Illumination Experience- Day 2
I spent the last weekend participating in the Illumination Experience Cinematography Tour (illumination.mzed.com).
The first day workshop was really in-depth, but still pretty general and was set up in a way that even those with little-to-no experience could still follow along (ex: how to set up a c-stand). It was a great learning experience. But the real meat of the weekend was in the second day Master Class.
In the Master Class, Shane and the Illumination Experience crew created sets in the space and brought us in (under their supervision) to fill the different positions. Obviously, the most wanted position was DP, but not everyone was able to do it, so the role was raffled off. I didn’t get a chance to work directly with Shane as the DP, but I was still able to watch how the whole team interacted.
Being able to get super hands on and have Shane share his thought process and insight was the entire reason I wanted to do the Master Class. It was definitely worth the price, and I came away with a lot of new tricks and tips for making my shots look even better. Writing about everything would take too long, so I’ll leave you with my top three: false color, depth, and night shooting.
Proper exposure is the key for any shot, and there are a lot of tools to help you get the right exposure. I generally use waveforms and zebras to set my exposure; but Shane brought up some great points about false color. He basically said that waveforms don’t show you proper exposure of elements. And it’s true, a waveform gives a general light level for the shot. But false color shows specific exposures. Part of the reason I never really used false color before was because I didn’t know how to read it. Shane spent about 30 minutes showing us how to use and adjust false color monitors, he also covered proper IRE setting your exposure. This was one of the most useful things I picked up over the weekend.
When we compose shots, light, block, anything, we do it in layers; at least we should anyway. By building out sets and lighting them in layers we create richer environments for our characters to live in. By then adding both camera and actor blocking that utilizes that created space we give the audience a much better view of the world of the story. At no one point did Shane talk specifically about depth, but everything he covered built to it. I usually work in pretty small spaces, but what I learned from Shane was how to use light and shadows, camera movement, and blocking that will expand those small spaces.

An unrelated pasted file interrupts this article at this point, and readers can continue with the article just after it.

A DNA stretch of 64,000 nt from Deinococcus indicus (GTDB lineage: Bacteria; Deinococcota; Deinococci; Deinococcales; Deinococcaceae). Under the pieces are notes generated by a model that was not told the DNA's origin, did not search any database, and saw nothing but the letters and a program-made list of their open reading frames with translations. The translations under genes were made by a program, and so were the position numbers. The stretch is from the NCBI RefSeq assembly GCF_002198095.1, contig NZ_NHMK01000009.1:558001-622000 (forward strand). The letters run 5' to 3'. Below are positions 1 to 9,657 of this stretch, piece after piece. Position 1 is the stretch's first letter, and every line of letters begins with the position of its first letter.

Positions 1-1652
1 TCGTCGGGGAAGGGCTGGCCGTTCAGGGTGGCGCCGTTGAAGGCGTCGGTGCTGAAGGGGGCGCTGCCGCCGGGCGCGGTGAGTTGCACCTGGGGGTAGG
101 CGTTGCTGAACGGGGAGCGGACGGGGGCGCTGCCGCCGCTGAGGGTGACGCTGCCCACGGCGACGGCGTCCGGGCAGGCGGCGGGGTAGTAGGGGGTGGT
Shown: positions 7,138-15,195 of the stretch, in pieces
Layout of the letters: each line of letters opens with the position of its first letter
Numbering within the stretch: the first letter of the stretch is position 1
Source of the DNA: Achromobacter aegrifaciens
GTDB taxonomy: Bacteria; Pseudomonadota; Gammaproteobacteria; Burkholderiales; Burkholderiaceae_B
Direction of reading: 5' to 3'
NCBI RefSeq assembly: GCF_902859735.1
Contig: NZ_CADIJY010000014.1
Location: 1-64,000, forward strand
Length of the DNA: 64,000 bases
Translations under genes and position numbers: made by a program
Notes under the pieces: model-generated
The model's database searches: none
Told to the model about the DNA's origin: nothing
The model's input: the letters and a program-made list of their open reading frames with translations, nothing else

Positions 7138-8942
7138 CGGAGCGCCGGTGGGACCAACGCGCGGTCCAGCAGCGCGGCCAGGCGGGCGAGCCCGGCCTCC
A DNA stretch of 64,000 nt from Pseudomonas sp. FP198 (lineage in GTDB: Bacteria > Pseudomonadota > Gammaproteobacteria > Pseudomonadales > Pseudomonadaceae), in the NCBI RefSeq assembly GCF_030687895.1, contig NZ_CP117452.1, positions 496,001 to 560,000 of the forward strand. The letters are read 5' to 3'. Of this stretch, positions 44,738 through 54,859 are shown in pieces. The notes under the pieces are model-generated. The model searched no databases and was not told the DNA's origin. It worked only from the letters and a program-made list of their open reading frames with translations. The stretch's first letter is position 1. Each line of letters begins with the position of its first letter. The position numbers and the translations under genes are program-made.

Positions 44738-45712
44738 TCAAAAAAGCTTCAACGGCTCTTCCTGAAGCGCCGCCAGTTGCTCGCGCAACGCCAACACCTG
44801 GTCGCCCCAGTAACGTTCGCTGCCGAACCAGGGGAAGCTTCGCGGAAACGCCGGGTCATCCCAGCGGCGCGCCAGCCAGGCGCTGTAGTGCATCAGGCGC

The other big thing I learned a lot about was shooting scenes set at night. I’ve always struggled with lighting night scenes with enough light but without having the lighting also feel fake. As part of the practicum of the day, we shot some night scenes. Shane showed us how he set lights to mimic what the lighting would naturally look like. Basically it boiled down to extreme light control: turning off some lights, enhancing others, and using honeycombs on soft boxes to give a softer feel but still being controlled. It was all great information, but as soon as he put a 1/4 green gel over the lights everything clicked in my mind. Adding a little twinge of green helps daylight balance look realistic at night.
Shane is an extremely powerful educator. Most of us are familiar with his blog and use it as a source of information and inspiration (I do anyway). But being in this workshop with him was awesome. Instead of just relaying the facts at us he used stories and anecdotes to highlight the points he was trying to make. Learning from him was as entertaining as it was informative. It was obvious that he loves what he does, and that was transferred to us as students. It was an amazing experience and now I just want to go out and shoot.
The workshop and master class were filled with people at all levels, and everyone took away a lot of ideas and information to make their work better. Going into it I was a little worried that it would be tailored too much to the noobs. But I definitely got my money’s worth out of it. After all, you can never learn too much about lighting. If you get a chance you should see Shane speak, and everyone should follow his blog: hurtlbutvisuals.com/blog. And if you’re really into it, join the inner circle for even more information: hurlbutvisuals.com/innercircle.
And if you don’t know about the tour, I put the trailer below. It’s almost over, but there are still some seats left for LA. Check out the trailer then go check out the tour: illumination.mzed.com
Illumination Experience Day 2